Furthermore, although smaller, more numerous carriers would provide more aim points and thus “spread risk”, given the fact they would likely need to operate within relatively close proximity in order to generate sufficient sorties to meet baseline defensive requirements, their complication of an enemy’s search problem would be diminished. Operating large fleets of smaller carriers would also dramatically increase requirements for escorts and Combat Logistics Force units—especially if the smaller carriers were conventionally-powered—likely offsetting any envisioned savings that could be applied to other priorities.
In terms of cost, even though smaller carriers would be less expensive, the decline in capability would be significant. In general, this is because “steel and air are cheap”, while combat systems are expensive. Thus, there are significant incentives to making large ships like aircraft carriers larger rather than smaller in order to embark a larger air wing, more fuel, and more munitions. To evaluate this choice, our forthcoming study compares the Ford Class with an America Class amphibious assault ship, a modified Charles De Gaulle, and a modified Queen Elizabeth.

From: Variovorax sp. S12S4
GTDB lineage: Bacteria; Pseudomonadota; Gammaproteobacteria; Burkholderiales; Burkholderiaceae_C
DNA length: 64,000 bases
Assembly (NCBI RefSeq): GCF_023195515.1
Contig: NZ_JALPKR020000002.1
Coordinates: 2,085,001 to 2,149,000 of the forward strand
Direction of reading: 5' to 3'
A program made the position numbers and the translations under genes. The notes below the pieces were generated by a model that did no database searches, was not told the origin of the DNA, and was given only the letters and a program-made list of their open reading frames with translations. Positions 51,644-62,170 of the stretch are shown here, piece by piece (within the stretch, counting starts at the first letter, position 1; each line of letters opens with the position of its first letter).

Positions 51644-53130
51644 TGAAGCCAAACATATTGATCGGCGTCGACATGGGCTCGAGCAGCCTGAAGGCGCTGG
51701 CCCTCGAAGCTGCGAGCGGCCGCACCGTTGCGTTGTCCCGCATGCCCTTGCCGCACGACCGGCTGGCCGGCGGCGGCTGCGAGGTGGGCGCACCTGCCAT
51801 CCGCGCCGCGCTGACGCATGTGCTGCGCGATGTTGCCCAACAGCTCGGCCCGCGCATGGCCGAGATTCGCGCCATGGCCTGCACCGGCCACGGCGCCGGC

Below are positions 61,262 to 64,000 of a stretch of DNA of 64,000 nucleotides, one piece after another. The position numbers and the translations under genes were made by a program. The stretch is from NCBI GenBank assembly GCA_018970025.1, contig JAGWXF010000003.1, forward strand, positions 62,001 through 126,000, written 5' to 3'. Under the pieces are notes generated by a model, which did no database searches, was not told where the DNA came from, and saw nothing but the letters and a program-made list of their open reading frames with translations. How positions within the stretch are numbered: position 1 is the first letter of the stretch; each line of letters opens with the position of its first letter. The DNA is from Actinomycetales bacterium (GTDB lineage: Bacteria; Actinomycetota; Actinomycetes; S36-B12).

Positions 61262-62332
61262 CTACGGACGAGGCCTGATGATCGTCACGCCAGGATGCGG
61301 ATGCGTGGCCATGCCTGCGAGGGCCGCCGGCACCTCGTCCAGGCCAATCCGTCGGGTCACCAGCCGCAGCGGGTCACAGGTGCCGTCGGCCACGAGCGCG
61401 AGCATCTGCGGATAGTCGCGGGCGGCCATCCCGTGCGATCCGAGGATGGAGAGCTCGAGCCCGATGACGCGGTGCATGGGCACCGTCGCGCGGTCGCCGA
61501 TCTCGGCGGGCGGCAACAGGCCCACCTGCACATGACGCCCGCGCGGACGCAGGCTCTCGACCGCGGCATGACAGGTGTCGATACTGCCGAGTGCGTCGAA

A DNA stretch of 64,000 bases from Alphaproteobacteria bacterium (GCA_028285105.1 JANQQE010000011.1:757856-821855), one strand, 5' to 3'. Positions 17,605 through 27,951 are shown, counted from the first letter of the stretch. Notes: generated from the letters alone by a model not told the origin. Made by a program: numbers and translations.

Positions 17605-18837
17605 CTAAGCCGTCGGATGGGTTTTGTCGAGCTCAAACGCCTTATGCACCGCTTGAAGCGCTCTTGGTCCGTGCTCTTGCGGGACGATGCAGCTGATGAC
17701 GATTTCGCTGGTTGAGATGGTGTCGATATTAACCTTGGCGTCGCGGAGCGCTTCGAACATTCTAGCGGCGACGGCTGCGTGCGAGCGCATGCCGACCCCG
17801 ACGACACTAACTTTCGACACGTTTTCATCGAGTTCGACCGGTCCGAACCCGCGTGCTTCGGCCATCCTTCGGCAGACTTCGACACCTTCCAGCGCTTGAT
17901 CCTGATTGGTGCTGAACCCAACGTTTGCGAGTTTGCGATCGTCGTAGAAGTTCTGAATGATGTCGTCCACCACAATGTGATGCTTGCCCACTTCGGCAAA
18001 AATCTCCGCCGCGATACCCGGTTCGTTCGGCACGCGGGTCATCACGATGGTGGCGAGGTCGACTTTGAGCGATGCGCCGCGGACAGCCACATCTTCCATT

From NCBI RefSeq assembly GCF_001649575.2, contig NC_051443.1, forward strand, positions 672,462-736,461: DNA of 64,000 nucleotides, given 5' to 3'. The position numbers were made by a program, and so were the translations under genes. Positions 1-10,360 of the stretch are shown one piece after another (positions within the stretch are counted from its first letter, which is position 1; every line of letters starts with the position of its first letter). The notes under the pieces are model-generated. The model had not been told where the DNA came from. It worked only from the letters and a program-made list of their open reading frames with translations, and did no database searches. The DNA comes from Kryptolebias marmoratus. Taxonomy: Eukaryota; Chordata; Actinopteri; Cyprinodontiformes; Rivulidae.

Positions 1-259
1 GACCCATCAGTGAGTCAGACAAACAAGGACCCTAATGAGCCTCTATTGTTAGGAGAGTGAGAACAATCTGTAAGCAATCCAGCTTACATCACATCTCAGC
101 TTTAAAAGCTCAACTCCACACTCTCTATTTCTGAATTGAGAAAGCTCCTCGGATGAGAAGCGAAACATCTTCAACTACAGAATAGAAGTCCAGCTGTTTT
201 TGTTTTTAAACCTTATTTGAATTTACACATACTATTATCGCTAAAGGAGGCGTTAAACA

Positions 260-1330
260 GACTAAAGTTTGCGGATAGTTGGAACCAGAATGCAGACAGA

Nonetheless, episodic, rigorous analysis of this subject is required. It may be that changes in carrier cost profiles, aircraft technology, threat capabilities, or some other factors suggest the Navy should move to a different type of carrier force or reduce the number of carriers in its force. As testified by Assistant Secretary of the Navy for Research, Development & Acquisition Sean Stackley, the Navy is now conducting a study to compare alternatives to Nimitz size and type of aircraft carriers to see if “is there a sweet spot, something different other than today’s 100,000 ton carrier that would make sense to provide the power projection that we need that we get today from our aircraft carriers but at the same time put us in a more affordable position to provide that capability?” However, this analysis was absent from the RAND report.
In summation, the RAND report is important and should be lauded for identifying the grave trajectory of U.S. military superiority vis-à-vis China in the Western Pacific and for calling for a change in capabilities and concepts throughout the Joint Force, including the carrier force. We strongly concur, yet caution that the pursuit of smaller carriers requires further analysis before it is demonstrated to be a superior option for either cost or capability reasons. In fact, our report found that the carrier strike groups, with the large, nuclear-powered aircraft carrier at its core, remains the most effective and efficient means of providing sea-based air power to conduct strike, air warfare, and surveillance across the range of military options.
Timothy A. Walton is a principal of Alios Consulting Group, a defense and business strategy firm.
Image: Flickr/U.S. Navy Photo